Giacometti in Postwar Paris, Norwich

Hearts must have sunk at the Sainsbury Centre on discovering that Giacometti's centenary year had inspired similarly prestigious exhibition projects from the likes of the Centre Pompidou and the Museum of Modern Art in New York.

By MIRANDA YATES

Hearts must have sunk at the Sainsbury Centre on discovering that Giacometti's centenary year had inspired similarly prestigious exhibition projects from the likes of the Centre Pompidou and the Museum of Modern Art in New York.

This is especially galling since ours is probably the only venue to have a special relationship with the artist – Giacometti was a friend of the Sainsburys, who sat for him, and whose portraits form part of this extraordinary exhibition.

The 120 pieces are gleaned from the relatively short period (1945-65) that Giacometti spent in Paris before his death, but they are examples from a particular fertile period.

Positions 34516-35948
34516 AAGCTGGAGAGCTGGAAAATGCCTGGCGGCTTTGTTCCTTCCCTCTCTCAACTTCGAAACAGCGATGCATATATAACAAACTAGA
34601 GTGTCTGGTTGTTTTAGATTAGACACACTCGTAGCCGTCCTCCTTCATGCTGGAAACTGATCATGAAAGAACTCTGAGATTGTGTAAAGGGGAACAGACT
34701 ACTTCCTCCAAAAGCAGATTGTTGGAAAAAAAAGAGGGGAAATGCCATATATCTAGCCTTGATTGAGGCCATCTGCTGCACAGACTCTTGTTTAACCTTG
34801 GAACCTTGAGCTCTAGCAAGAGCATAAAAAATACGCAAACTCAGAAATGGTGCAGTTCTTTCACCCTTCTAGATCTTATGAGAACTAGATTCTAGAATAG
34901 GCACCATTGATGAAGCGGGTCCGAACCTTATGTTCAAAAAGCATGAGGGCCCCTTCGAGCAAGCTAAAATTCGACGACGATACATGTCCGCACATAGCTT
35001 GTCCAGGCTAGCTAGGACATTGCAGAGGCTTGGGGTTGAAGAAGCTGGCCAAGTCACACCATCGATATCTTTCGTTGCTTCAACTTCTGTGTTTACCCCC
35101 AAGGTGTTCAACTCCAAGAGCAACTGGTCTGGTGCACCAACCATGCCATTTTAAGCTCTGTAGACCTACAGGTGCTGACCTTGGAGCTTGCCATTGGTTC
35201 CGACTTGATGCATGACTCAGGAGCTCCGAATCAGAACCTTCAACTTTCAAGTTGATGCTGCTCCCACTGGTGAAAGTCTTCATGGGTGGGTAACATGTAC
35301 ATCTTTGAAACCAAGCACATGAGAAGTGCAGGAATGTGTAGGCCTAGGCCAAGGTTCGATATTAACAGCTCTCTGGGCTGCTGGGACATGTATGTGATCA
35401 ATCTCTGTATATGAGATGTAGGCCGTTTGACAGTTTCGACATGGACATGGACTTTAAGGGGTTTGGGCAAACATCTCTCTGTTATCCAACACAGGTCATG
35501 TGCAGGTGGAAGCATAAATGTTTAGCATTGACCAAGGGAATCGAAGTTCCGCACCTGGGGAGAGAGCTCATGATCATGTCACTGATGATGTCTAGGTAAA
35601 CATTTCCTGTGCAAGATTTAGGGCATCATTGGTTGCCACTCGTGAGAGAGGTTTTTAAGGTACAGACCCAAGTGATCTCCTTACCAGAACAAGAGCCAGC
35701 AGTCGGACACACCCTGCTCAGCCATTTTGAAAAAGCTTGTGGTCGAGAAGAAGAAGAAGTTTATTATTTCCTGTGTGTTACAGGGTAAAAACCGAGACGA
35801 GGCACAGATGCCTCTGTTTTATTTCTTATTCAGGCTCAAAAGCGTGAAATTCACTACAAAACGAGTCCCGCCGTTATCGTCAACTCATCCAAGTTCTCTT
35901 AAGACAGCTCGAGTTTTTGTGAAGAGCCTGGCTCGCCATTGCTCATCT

The exhibition gains everything from the narrow timescale of its work, which allows the visitor a furtive peep through the studio keyhole and into the artist's head. After seeing dozens of paintings and line drawings you begin to learn something of Giacometti's more macabre obsessions.

The artist used the walls from his backstreet Parisian studio as a vertical drawing pad and some of these are displayed.

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Preserved bricks, daubed with the ghostly remains of sketches, provide a haunting sense of Giacometti's obsessive revisiting of the human form.

Whatever you do don't miss The Forest where bronze emaciated people form the trees.

New York's and Paris's loss is Norwich's gain. This is a brilliant exhibition.

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